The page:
By Sarah Eckrich
April 1st, 2013
Annually, almost 250,000 people fall victim to a daily activity that the government would like us to believe is safe. It happens between classes, on stairs, and in inclement weather. And it opens everyone up to a world of danger.
I’m talking about driving’s “safer” alternative, obesity’s enemy, and job security for show manufacturers—walking. It’s an archaic form of travel that we conquered when rulers began paying peasants to carry them in rickshaws, when we learned to ride horses and subsequently make them pull carriages, and with the invention of the beloved automobile.
My car takes a crack in the road or a pothole much better than my ankle, which does the same thing my tires do—bounce and roll (tires should do this and ankles shouldn’t). My car doesn’t drive on stairs, so there’s no room for an accident there. My car can handle the weight of my laptop and school books far better than my back and bad knees, knees which, I might add, would be in fine shape if it wasn’t for all the taxing walking I’m forced to do.
Injuring yourself walking bleeds into the rest of your life, too. For example, if I roll my ankle, how am I supposed to run on a treadmill when I drive to the gym to get in shape? If I pull a muscle, a whole array of exercise techniques get chucked out the window for who knows how long. Then depression sets in, and you gain weight. It can quickly escalate into a nightmarish reality.
It’s not a once-in-a-while thing either. We are expected to do this every single day, no matter how bad we feel or how dangerous the weather. That’s some mail carrier nonsense. I didn’t sign up to keep going rain or shine. If I wanted to walk no matter the weather or the distance, I wouldn’t own a car or have my driver’s license.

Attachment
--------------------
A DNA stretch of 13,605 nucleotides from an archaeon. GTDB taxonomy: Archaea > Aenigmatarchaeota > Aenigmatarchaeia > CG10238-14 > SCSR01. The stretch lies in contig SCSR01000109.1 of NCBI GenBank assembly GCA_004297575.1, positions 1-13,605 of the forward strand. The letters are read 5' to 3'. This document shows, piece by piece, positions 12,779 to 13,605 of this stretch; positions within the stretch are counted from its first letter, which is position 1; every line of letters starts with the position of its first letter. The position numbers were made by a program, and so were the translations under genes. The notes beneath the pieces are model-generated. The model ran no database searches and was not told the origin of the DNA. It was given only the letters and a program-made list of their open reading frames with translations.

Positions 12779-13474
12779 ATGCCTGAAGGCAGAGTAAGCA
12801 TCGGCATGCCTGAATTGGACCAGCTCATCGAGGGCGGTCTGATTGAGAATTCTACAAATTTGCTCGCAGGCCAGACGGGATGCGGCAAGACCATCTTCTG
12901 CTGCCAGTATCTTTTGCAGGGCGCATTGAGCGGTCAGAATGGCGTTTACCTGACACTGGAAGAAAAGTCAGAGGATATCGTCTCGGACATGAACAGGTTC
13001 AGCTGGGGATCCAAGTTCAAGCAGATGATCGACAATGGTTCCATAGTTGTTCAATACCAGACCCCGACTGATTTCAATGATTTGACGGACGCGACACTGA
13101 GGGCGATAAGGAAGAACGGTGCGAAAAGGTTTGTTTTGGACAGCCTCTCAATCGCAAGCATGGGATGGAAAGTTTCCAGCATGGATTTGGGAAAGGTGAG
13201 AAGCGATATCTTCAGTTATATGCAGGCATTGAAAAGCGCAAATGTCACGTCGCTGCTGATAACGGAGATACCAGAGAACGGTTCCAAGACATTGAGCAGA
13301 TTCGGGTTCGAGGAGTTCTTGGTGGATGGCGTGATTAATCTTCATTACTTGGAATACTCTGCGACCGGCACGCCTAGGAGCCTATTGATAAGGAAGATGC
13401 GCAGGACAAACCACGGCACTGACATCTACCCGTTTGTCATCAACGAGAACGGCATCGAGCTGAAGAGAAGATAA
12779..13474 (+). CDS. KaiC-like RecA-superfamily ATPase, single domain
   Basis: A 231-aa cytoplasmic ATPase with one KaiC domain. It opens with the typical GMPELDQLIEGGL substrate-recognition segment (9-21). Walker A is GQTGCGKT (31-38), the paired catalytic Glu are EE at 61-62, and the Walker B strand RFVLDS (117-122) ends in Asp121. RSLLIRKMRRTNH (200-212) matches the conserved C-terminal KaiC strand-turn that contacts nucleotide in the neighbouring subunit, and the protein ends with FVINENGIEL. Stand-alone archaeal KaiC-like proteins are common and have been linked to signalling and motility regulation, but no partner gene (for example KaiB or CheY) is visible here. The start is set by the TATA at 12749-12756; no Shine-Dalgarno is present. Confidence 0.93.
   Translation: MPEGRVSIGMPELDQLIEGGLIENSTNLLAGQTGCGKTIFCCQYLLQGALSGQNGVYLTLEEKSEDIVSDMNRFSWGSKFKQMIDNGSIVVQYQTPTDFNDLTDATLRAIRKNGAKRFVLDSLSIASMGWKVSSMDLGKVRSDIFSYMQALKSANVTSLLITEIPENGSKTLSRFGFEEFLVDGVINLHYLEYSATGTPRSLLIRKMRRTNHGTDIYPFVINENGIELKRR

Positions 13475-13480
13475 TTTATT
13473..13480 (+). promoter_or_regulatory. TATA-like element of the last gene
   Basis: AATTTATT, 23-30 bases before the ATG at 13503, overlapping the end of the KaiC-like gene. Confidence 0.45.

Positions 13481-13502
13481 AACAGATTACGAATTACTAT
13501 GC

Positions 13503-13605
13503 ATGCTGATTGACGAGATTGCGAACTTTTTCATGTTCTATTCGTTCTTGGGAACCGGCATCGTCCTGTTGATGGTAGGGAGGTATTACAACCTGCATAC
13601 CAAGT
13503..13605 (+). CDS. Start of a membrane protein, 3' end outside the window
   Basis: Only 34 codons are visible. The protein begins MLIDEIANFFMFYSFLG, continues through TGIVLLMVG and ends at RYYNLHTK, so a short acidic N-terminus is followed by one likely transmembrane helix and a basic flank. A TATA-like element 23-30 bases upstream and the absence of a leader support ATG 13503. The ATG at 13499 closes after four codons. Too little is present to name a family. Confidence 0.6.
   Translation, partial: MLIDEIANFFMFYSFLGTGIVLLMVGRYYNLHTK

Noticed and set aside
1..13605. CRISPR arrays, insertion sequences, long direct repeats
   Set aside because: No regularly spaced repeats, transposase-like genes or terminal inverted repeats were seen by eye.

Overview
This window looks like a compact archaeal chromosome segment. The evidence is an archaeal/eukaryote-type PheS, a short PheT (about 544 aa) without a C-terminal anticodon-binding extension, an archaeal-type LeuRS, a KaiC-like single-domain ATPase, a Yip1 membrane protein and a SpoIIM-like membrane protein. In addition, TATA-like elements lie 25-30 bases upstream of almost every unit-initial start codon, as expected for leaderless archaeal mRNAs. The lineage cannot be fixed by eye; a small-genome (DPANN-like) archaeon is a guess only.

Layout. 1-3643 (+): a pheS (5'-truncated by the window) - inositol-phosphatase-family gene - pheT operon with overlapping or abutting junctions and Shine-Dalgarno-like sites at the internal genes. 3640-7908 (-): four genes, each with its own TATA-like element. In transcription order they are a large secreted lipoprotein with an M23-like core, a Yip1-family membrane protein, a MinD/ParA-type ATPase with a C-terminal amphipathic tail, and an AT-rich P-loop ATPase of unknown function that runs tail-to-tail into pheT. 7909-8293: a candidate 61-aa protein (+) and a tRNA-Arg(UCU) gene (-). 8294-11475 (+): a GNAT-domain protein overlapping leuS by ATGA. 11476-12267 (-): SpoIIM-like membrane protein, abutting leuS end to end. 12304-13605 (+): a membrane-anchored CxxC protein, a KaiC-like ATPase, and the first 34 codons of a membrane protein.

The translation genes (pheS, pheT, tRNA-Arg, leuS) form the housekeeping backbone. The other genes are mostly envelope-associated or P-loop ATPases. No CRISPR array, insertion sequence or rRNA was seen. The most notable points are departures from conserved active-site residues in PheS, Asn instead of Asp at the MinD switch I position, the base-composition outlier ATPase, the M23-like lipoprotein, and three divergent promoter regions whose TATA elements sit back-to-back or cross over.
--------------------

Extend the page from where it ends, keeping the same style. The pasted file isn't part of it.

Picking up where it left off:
We pay for those stupid plastic face cards, too. If I’m going to pay for the privilege to drive, I should be able to drive anywhere. Walking is free, and yet pedestrians get the most space to roam. They even have preference over cars when it comes to the law. Maybe we could generate a little extra revenue taxing these freeloaders.
There’s no reason I should ever have to lift my legs off my shag seat cover to go anywhere. They’ve already made food accessible to people who would rather not get out of their cars. Some places exist where you can get all types of grocery and small items at drive-thrus. You don’t even have to wash your own car anymore. I can pay for my car to get a bath. I don’t see any part of Sheetz that has a people wash.
It’s time to move into the 21st century with drive-in classes, lanes for cars in the grocery store, and drive-thru bars. Cut your body a break; choose driving.